Baby Showers: Welcoming the New Baby
It's hard not to make a fuss over a new baby, even before the little bundle of joy is born. That is why we "shower" parents-to-be with presents. Not only do these gifts make their lives easier and provide for the new member of the household but they also help family and friends feel connected to the big event.
Timing and Inviting
In an effort to beat the clock, showers are usually given four to six weeks before the baby's due date. Parents who receive gifts in advance of the birth have the advantage of knowing what additional items they'll need to buy or borrow. However, showers can also wait until a few weeks after the birth. In fact, some expectant couples prefer to defer receiving gifts until after the baby's arrival.
Invitations are sent out three weeks before the shower. Store-bought fill-ins come in a wide variety of designs and are widely available, as are invitations that can be designed online or on your computer. However creative your invitation, don't forget the essentials: the mother's (or parents') name(s), the shower's date, time and location, and a request to RSVP. Gift information is never listed on the invitation itself, but it's fine to mention "The nursery is blue and green," or, "Jenna's expecting a girl." The host should be prepared to give gift suggestions and nowadays it's acceptable to include baby registry information on a separate enclosure.
Hosts and Honorees
Traditionally, close friends, cousins, aunts, sisters-in-law, or coworkers of the mother-to-be hosted baby showers. Because gifts are central to showers, hosting by a member of the honoree's (or husband's) immediate family appeared self-serving. Today it is appropriate for anyone to host a baby shower as long as there's a legitimate reason. For example, some parents-to-be live far from their hometowns, and their mothers and siblings want to host a shower so that longtime friends can attend.
Showers for an adopted child—whether an infant, an older baby, or a toddler—differ in that they're held after the baby has been brought into the home. It's a good idea to include the child's age and perhaps clothing size on the invitation.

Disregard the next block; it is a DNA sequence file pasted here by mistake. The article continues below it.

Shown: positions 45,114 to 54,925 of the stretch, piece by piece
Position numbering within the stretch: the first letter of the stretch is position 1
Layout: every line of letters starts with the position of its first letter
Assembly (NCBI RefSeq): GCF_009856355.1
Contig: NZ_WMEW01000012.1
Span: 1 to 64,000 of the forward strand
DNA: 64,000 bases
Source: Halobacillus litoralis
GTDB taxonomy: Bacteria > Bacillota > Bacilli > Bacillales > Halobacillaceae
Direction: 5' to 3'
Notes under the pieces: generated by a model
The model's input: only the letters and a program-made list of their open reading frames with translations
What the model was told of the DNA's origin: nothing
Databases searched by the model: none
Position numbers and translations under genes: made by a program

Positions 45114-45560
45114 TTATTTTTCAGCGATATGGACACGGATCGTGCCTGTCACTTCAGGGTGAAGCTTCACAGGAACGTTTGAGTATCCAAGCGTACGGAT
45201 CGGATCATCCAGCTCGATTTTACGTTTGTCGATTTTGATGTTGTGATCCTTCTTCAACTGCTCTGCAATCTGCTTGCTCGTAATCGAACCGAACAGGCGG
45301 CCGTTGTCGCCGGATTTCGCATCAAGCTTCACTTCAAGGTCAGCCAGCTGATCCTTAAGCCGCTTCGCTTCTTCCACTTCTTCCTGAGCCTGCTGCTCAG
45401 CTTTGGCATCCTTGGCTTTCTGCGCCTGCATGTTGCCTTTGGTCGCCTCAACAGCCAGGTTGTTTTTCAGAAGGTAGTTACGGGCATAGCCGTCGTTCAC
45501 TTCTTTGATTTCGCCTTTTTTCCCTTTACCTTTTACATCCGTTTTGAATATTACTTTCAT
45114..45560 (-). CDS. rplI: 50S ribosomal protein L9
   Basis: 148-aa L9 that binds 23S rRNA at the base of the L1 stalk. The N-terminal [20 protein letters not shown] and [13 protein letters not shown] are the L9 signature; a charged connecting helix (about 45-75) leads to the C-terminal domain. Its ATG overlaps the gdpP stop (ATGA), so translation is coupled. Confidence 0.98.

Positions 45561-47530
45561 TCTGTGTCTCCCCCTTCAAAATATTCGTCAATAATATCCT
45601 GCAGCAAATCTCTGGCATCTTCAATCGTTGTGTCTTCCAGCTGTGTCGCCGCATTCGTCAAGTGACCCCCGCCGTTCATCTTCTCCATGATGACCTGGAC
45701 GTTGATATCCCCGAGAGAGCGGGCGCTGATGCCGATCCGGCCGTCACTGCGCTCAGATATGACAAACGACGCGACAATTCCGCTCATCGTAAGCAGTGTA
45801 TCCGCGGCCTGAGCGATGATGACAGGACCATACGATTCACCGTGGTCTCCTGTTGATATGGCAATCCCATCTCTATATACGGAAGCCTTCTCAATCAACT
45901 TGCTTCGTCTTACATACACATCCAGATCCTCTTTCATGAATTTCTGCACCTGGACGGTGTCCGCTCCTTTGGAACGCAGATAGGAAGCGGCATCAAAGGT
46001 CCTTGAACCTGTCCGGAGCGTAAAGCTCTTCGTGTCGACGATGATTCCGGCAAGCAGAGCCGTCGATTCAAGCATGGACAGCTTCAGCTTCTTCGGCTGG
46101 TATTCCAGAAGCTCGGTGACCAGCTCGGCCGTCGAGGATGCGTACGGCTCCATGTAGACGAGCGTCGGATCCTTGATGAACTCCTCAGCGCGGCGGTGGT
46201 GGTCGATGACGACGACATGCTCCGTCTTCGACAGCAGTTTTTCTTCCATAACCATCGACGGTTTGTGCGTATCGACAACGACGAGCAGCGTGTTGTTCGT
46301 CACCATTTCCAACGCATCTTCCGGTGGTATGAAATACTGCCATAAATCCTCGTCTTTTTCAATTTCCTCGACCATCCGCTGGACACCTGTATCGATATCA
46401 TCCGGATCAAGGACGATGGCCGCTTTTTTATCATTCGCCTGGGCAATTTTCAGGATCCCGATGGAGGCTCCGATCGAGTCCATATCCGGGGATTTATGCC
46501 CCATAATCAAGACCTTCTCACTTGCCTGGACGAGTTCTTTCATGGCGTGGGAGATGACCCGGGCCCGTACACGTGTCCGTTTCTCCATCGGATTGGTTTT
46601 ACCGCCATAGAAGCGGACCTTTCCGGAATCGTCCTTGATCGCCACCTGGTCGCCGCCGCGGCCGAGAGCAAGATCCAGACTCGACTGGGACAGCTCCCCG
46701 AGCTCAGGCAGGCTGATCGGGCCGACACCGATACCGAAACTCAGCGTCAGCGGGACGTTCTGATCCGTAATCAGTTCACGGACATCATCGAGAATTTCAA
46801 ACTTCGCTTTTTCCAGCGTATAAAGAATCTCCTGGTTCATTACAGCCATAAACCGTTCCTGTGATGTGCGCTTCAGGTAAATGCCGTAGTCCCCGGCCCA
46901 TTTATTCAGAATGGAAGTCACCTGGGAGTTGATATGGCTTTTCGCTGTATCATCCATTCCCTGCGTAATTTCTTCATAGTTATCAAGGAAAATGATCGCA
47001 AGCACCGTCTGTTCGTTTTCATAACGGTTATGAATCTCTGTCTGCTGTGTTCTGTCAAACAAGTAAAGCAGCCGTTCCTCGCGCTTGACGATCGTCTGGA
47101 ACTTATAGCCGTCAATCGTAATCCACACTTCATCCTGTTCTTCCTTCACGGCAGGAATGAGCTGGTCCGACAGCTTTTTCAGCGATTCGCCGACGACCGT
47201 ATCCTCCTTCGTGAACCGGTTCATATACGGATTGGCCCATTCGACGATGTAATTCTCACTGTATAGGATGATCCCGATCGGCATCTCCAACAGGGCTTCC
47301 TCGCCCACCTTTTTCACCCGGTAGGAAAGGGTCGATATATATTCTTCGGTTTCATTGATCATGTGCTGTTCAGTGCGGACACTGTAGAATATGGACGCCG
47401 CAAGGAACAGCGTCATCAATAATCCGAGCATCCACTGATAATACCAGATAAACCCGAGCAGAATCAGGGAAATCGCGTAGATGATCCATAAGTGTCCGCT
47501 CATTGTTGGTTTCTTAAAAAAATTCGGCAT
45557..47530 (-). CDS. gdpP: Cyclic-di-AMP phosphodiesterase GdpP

A shower for an expectant or new single mother is a good way for her family and friends to show their love and support.
Thank you notes should be written for baby shower gifts, and the wise expectant mother or father writes them as soon as possible. Even when the giver has been enthusiastically thanked in person and has told the new parent not to bother with a note (and when close friends and relatives have said the same as a thoughtful gesture), a note is still always appreciated, if not a must.
If the person who's hosting the shower noted "Remember, Joan needs practical baby clothes," there's no reason to take offense; nor do you have to take her advice. Some people are stumped about what to give at a baby shower and are grateful for any guidance. While registering for shower gifts at a store or online is practical and time-saving for the parents-to-be and guests alike, many people feel that a registry list robs a shower of its charm. If the host and honoree decide to go the gift registry route, they should never include registry information on the invitation itself, though enclosing it on a separate sheet of paper is fine. Nor should the host insist that guests use the registry. Guests should always feel free to choose whatever gifts they think are best, and half the fun of giving and receiving presents is the element of surprise.
Choosing Shower Gifts
Baby clothes and crib linens are the most common shower presents, followed by plush toys, mobiles, and baby care items. Sometimes a group will pool for a larger item, such as a stroller or car seat. Often relatives choose something commemorative, such as a silver frame or cup to be engraved with the baby's name and date of birth, a silver rattle or baby bracelet, or a baby album.
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